A round up of the week’s news on REDD, in chronological order with short extracts (click on the title for the full article). REDD-Monitor’s news page (REDD in the news) is updated regularly.
2 April 2012
By Pilita Clark and Javier Blas, Financial Times, 2 April 2012 | Carbon prices fell to a record low on Monday after the release of official data showing a bigger than expected drop in the amount of pollution emitted by power plants and factories in the European Union’s emissions trading system last year. Benchmark EU carbon prices dropped to €6.14 a tonne – nearly 14 per cent down from the previous day’s close – after preliminary European Commission figures showed that carbon dioxide emissions in 2011 were about 2.4 per cent lower than in the previous year. “This was worse than what the market thought,” said UBS carbon analyst, Per Lekander. “It’s very clear the market is massively oversupplied.” The slump means that prices of carbon permits traded on the EU carbon market, the world’s biggest, have fallen more than 60 per cent over the past 12 months, raising questions about how well the scheme can achieve its goal of encouraging low-carbon investment.
RECOFTC’s Blog for People and Forests, 2 April 2012 | Asia is a forest conflict hotspot. As natural forests are declining rapidly, their ability to provide economic, ecological, and social benefits is also declining – leading to heightened competition among forest user groups and increased conflict in many parts of the region. A new paper in the International Forestry Review, co-authored by RECOFTC and CIFOR staff, indicates there are three fundamental and interrelated causes underlying most forest conflict in Asia. This study focuses on conflicts between local communities and outsiders: the underlying causes, conflict management approaches, and eventual outcomes. Field data was collected through interviews and focus group discussions in seven community-outsider conflict cases across five countries.
By GINA, Guyana Chronicle, 2 April 2012 | Officials of the Guyana Power and Light (GPL) yesterday escorted President Donald Ramotar on a tour of three of the generating stations critical to the delivery of electricity on a daily basis to the Demerara grid… Yesterday’s undertaking was one which President Ramotar had scheduled as he sought to have a greater understanding of the many challenges the power company has been facing, even as it seeks to build generation capacity in a growing economy. The demand is even greater with the plan to construct the Amaila Falls Hydro Power (AFHP) project which, the experts say, will require approximately 20 megawatts of power from GPL, ahead of the hydro project coming on stream.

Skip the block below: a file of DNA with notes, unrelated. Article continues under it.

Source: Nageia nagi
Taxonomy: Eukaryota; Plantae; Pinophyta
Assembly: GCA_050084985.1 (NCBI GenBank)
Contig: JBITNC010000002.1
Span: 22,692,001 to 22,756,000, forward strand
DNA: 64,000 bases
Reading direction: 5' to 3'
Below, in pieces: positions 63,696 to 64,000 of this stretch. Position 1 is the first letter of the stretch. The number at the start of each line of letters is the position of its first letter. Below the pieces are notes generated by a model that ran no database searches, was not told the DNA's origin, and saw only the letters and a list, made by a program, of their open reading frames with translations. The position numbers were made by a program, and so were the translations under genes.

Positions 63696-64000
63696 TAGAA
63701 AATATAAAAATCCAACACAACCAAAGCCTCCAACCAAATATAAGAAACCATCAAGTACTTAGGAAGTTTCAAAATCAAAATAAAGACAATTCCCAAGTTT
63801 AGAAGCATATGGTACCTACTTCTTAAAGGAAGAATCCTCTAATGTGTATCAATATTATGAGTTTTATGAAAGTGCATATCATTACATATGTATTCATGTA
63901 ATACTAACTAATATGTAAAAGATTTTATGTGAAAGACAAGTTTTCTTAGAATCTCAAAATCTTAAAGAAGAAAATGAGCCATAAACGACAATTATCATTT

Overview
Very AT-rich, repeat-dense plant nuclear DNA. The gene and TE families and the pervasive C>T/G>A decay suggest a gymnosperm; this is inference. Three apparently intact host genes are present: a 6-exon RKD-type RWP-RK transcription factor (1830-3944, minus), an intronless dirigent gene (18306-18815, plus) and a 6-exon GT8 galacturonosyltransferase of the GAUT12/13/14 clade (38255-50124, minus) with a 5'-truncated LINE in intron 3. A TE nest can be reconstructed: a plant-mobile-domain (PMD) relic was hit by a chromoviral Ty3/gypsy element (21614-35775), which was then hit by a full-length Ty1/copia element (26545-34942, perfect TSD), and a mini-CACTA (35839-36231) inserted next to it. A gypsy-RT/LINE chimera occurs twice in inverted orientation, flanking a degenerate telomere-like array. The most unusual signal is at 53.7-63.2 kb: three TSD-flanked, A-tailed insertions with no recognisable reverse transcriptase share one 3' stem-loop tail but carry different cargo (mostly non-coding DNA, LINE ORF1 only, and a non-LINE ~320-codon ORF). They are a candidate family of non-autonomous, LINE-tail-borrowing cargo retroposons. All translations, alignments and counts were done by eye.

By Fiona Harvey, The Guardian, 2 April 2012 | Several multinational companies have vowed to boycott the huge forestry conglomerate, Asia Pulp and Paper, after a public outcry after evidence emerged of illegal logging by APP in Indonesia, that is damaging the habitat of rare animals such as the Sumatran tiger. Pressure has been growing on APP, its suppliers and customers, since the Guardian revealed last month evidence of illegal logging that had resulted in the chopping down of large numbers of a protected tree species, known as ramin, which grows in some of the last remaining bastions of the critically endangered tiger in south-east Asia.
3 April 2012
By Matthew Carr, Bloomberg, 3 April 2012 | Carbon permits plunged to a record after European Union data showed emissions from factories and power stations in the region fell more than expected last year amid milder-than-normal weather. Emissions decreased 2.4 percent to 1.7 billion metric tons in 2011 from 1.75 billion tons for the same installations in 2010, according to preliminary data published today on the EU website and compiled by Bloomberg New Energy Finance. The median estimate of seven analysts surveyed last month by Bloomberg was for a 0.7 percent advance. Today’s data covers about 88 percent of facilities in the market. EU carbon for December dropped 11 percent to close at 6.34 euros ($8.45) a ton, the biggest loss since April 28, 2006 on the ICE Futures Europe exchange in London. The previous low was 6.38 euros on Jan. 4. Power-industry emissions dropped to 2009 levels, said Matteo Mazzoni, an analyst for NE Nomisma Energia Srl in Bologna, Italy.